This article originally appeared on my trail blog for The Trek which you can read here
The Appalachian Trail is more than just a physical challenge, a great majority of it is actually a mental undertaking. What makes a person successfully walk 2,200 miles through the rain, over mountainous terrain, sleeping in unfordable conditions, with a probable injury and in the company of only themselves most of the day? The short answer to this would be a strong mentality behind completing the trail. In 2017 the Appalachian Trail Conservancy reported that 19% of people who attempted a northbound thru hike were successful. See statistics on AT thru hiker completions here.
In preparation for my journey I have read the book Appalachian Trials by Zach Davis, the owner and editor-in-chief of the website theTrek.co. This book discusses the psychological and emotional aspects of successfully thru hiking the entire AT. The book helps you mentally prepare by guiding you through exercises that will help you before, after, and during your thru hike. These exercises include the making of three lists. I am making my three lists public so you can know the answer to why I am hiking the trail. The first two are fun to read, the last one, not so much.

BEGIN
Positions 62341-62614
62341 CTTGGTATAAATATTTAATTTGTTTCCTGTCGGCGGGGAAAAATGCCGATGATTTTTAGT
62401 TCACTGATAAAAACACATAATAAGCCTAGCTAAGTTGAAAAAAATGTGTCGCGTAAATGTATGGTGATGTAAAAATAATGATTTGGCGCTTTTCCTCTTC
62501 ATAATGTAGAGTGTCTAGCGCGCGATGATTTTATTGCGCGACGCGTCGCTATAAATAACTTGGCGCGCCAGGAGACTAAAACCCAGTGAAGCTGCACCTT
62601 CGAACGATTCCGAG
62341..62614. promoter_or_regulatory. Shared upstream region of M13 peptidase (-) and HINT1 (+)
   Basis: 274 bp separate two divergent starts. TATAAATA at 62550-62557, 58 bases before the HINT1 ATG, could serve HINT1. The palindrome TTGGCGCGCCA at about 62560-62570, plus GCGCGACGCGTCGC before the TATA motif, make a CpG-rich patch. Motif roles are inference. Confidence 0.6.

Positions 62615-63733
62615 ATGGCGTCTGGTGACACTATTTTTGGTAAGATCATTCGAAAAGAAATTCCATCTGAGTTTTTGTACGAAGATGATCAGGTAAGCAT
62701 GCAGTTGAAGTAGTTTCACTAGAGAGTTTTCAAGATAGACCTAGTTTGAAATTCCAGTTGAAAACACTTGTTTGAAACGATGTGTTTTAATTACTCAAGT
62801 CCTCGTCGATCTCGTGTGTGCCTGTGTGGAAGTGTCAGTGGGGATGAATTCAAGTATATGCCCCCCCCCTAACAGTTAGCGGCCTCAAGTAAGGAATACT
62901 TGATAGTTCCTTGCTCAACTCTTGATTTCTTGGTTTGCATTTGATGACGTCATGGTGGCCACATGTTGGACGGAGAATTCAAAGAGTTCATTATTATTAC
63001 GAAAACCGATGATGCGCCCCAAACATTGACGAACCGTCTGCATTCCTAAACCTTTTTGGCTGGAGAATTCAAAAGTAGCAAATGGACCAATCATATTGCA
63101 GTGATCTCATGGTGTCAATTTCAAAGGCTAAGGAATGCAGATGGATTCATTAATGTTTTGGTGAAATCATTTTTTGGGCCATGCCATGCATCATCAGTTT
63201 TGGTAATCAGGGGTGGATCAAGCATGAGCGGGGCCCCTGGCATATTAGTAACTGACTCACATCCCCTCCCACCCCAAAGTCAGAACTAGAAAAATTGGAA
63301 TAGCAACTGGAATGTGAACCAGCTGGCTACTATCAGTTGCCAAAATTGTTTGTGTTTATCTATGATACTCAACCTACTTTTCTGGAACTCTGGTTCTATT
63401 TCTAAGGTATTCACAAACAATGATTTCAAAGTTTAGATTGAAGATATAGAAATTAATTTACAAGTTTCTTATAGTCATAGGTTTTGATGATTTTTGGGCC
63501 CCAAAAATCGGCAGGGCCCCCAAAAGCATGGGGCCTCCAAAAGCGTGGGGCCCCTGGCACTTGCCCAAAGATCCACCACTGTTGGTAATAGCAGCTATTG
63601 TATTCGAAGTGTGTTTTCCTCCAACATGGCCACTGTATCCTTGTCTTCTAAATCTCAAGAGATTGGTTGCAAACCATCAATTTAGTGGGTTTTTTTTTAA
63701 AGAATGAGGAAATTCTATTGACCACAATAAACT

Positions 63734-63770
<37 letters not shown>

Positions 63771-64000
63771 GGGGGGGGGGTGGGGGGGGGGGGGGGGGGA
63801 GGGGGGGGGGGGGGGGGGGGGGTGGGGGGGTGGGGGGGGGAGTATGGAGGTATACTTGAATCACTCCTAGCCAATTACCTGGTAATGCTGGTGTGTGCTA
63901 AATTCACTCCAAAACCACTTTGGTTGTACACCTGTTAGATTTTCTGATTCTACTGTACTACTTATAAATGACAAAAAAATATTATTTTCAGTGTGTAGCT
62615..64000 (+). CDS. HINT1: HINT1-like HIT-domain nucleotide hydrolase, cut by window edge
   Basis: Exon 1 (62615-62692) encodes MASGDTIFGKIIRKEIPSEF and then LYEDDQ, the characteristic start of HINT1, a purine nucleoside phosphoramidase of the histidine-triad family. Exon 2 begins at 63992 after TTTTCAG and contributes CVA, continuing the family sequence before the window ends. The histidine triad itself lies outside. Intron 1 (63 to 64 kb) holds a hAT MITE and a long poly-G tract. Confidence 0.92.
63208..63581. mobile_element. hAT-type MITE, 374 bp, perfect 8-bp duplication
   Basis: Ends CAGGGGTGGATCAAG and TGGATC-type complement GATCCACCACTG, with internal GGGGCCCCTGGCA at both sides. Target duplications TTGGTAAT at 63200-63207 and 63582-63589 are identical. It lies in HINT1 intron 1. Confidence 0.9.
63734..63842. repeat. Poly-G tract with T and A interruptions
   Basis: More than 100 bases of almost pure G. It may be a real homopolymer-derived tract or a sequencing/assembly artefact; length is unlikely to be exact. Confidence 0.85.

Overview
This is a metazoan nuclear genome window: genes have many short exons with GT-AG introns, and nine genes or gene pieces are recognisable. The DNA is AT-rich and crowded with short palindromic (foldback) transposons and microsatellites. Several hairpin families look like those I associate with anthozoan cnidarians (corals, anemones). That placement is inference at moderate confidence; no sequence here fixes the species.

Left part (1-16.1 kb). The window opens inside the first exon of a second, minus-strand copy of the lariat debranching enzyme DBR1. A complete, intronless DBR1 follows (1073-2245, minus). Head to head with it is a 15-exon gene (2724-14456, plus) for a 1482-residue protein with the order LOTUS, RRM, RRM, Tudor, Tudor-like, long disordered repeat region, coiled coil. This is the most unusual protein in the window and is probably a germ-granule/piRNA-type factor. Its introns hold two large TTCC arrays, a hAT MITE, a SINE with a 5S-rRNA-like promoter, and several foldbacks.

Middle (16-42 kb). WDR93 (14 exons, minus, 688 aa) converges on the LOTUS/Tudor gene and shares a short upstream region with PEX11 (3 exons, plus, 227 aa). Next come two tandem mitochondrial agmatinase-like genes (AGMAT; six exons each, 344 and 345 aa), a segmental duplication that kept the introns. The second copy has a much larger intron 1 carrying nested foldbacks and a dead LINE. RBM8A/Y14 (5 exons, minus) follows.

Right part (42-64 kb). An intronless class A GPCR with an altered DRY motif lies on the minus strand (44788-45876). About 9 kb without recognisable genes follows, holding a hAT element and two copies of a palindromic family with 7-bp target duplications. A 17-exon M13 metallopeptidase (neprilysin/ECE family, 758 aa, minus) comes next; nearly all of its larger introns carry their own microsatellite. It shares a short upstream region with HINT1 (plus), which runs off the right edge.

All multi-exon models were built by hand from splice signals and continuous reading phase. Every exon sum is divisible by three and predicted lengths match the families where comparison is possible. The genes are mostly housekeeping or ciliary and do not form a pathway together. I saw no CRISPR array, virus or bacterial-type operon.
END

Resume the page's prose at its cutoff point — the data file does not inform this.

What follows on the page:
I am thru hiking the Appalachian Trail because …
– I will never stop thinking about it if I don’t
– Now is an opportune time in my life to do so, if not now then when?
– I want to experience a long term solo journey while also challenging my mind and body
– I want to become more confident in myself and decision making skills
– I want to experience this historical trail and it’s culture before the opportunity to do so is limited and the nature of the trail is compromised
When I successfully hike the Appalachian Trail I will…
– Have achieved the hardest thing I have ever tried to accomplish
– Feel as if I can accomplish any goal I put my mind to
– Have lots of stories to share, memories to treasure, and experience to rely on
– Have turned my body into a lean hiking machine
– Have no regrets
– See life in a new perspective
If I give up on the Appalachian Trail I will…
– Be disappointed in myself and feel that it is okay to settle in other aspects of my life
– Have to explain my failure to others
– Live with the fact that I had an incredible opportunity to achieve a life goal and I gave up on it
– Feel embarrassed and ashamed
I know that there will be many days where I will think about quitting. The purpose of making these lists in advance and also making them public is first to remind myself why I want to accomplish my goal and second holding myself accountable. If you are reading this and are someone I may potentially be calling from the trail telling you I want to quit, please remind me to look at these lists again and why I am doing this.